At least two such offices are preserved. To the north of the main gate lies a square chamber with benches along three sides. Visitors needed to dismount first, before entering the chamber. The second office was located inside the palace walls, at the southern end of the entrance passage. The square chamber communicated both to the entrance passage to the north and the portico to the east and thus served as a kind of intermediary zone between plaza and palace. A staircase outside the office allowed visitors to dismount more easily. On top of the staircase holes indicate that a wooden balustrade was constructed here along the front edge of the bench, and access to the bench could be closed by a wooden door.
Historical sources mention that both the chief of police (ṣāhib al-šurta) and the prefect (ṣāhib al-madīna) of the city had a seat (kursi) near the main gate of the palace (Bāb al-Sudda). The two preserved offices may be identified as the seats of these two officials – one to oversee the protection of this vulnerable point of access to the caliphal palace, the other to control the flow of visitors, and possibly to accept petitions addressed to the caliph.
In the northern half of the portico remains of a destruction layer of the portico are preserved. Aside from fallen stones, bricks and roof tiles parts of the burnt wooden roof construction were recovered. Some wood fragments found this season might originate from the boards of a flat ceiling, resembling those of the mosque of Córdoba. Large fragments of a thick concrete pavement indicate that the portico had a flat roof. The destruction layer probably dates from the time of the fitna, when Madīnat al-Zahrā’ was sacked in 399/1009 and 401/1010. Trenches originating from the subsequent dismantling of the stone masonry date from subsequent centuries.
Documentation of materials from the excavation of the portico in 1975
Another focus of this season was to complete the documentation and study of the materials recovered during the excavation of the Great Portico by Félix Hernández in 1975. More than 1.200 pieces of architecture have now been registered, photographed and described: Many have also been drawn to scale. The architectural elements provide essential information on the buildings on the second floor of the portico, including the pavilion above the central arch. Among these are 3 bases, 8 column shafts, 7 capitals (2 of Corinthian type, 3 of composite type and 2 of uncertain type), 19 imposts of different types, 7 voussoirs, 2 corbels and 4 merlons. The pavilion can now be reconstructed in detail (Fig. 4) and appears to have resembled the design of the gates of the mosque of Córdoba, with an arcade of 3 arches placed above a central gate. A comprehensive catalogue of all pieces related to the portico will be published together with the architecture of the portico.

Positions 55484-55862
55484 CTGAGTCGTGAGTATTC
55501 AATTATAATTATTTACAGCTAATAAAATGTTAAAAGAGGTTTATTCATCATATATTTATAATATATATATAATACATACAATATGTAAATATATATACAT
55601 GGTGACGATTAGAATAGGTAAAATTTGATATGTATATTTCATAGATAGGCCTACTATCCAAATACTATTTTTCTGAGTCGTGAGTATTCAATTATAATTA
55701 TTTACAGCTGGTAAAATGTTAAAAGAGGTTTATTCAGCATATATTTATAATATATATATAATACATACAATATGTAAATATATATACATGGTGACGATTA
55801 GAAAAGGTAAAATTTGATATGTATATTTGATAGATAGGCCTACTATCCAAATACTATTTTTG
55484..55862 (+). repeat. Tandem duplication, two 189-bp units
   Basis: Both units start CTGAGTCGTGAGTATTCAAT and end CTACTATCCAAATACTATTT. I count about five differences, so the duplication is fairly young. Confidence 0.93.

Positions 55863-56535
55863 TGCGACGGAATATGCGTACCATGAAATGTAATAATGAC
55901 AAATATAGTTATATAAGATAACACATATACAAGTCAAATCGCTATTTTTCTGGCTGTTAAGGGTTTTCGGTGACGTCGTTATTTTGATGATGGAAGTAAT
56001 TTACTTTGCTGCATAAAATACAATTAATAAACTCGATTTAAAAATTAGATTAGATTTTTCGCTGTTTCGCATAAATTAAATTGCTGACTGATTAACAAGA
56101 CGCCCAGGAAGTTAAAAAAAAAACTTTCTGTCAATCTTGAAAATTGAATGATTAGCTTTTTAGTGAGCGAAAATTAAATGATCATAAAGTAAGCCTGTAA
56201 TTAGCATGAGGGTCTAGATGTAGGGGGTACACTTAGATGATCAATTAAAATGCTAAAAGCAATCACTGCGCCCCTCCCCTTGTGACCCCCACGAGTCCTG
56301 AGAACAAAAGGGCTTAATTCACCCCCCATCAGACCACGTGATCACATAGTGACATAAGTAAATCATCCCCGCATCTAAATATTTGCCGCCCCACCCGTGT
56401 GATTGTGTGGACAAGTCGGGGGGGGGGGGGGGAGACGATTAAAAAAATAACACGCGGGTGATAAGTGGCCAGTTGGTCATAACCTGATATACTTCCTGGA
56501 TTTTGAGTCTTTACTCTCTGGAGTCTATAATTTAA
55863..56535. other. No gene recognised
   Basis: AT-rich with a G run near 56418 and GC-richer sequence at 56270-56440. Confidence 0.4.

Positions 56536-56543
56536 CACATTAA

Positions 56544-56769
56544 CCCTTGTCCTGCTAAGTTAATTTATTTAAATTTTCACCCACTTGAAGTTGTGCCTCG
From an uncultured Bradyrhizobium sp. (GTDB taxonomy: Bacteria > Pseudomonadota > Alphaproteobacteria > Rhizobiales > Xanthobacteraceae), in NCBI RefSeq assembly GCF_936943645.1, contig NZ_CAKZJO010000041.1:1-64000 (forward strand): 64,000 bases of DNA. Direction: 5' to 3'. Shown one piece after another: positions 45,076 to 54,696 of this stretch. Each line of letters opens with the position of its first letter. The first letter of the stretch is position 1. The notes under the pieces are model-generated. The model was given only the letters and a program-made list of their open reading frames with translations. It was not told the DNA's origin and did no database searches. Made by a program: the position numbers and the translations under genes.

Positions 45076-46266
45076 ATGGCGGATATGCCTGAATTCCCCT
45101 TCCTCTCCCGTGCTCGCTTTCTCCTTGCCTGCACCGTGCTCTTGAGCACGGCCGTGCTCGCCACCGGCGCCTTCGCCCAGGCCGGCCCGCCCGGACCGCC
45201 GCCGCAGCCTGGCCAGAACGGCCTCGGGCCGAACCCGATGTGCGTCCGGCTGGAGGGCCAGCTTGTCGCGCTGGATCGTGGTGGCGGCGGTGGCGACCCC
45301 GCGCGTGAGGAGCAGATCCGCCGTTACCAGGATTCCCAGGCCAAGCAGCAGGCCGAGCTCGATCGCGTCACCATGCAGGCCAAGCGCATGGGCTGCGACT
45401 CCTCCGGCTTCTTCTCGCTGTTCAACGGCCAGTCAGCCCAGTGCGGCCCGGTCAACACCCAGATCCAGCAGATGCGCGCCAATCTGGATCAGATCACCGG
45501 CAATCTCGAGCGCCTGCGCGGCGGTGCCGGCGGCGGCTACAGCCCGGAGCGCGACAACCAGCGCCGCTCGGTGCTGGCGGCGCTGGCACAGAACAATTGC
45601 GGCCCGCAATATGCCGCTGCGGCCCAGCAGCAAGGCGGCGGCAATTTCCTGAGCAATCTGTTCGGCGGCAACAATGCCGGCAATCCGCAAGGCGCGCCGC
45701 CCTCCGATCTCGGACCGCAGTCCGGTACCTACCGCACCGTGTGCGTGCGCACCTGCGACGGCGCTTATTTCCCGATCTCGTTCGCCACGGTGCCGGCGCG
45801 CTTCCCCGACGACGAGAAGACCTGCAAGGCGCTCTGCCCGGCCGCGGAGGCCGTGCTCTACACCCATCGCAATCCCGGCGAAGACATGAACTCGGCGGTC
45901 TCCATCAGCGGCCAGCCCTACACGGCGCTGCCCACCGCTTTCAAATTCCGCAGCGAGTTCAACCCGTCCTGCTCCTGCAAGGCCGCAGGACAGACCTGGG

Fig. 8: Remains of door fittings found in 1975 (photo A. Ugolini).
In addition, 9 boxes of metal remains, 9 boxes of glass and 86 boxes of pottery have been registered and photographed. Interesting are remains from door fittings, which might derive from the gates of the portico. These include nails, some up to 40 cm long, as well as metal bands with large rivets which were used to hold the boards of the wooden doors together (Fig. 8). Most were found in the proximity of the southern side entrance and may derive from this door. The pottery dates for the most part to the second half of the 10th century, as would be expected. Some date to the Almohad period, however, and indicate a period of re-use for which no other evidence has been found so far.
Fig. 9: Geomagnetic survey conducted in 2017 (photo Th. Herbich).
The aim of the coming season will be to investigate the building to the east of the Plaza de Armas. Areal images and previous surveys have pointed to the existence of a subsidiary palace in this area. An understanding of the character of this building is essential to interpret the nature of the plaza – whether it was a space located between two palaces – like the Bayn al-Qaṣrayn in Fatimid Cairo – or whether it was a public square outside the single main palace – like the mašwar of later capital cities.
In preparation of the excavation work to be conducted in the area in June and July 2018 a geomagnetic survey was conducted by Tomasz Herbich of the Polish Academy of Sciences, Warsaw, supplementing the geoelectric survey conducted last season by David Jordan (Fig. 9). The geomagnetic image clearly shows the location a huge linear structure which delimits the plaza to the east (Fig. 10). The size and spacing of the walls are very similar to the great portico to the west, and it is very likely that these are the remains of a second great portico. The orientation differs slightly, however, and appears to follow that of the adjacent area of the city. The internal walls of the supposed palace to the east are less clearly visible on the geomagnetic image, possibly because the walls are covered by a thick destruction level. Only the excavations planned for next season can yield further information on this building.
Dr. Felix Arnold
German Archaeological Institute, Madrid
Fig. 10: Geomagnetic image of the structures located east of the Plaza de Armas (Th. Herbich).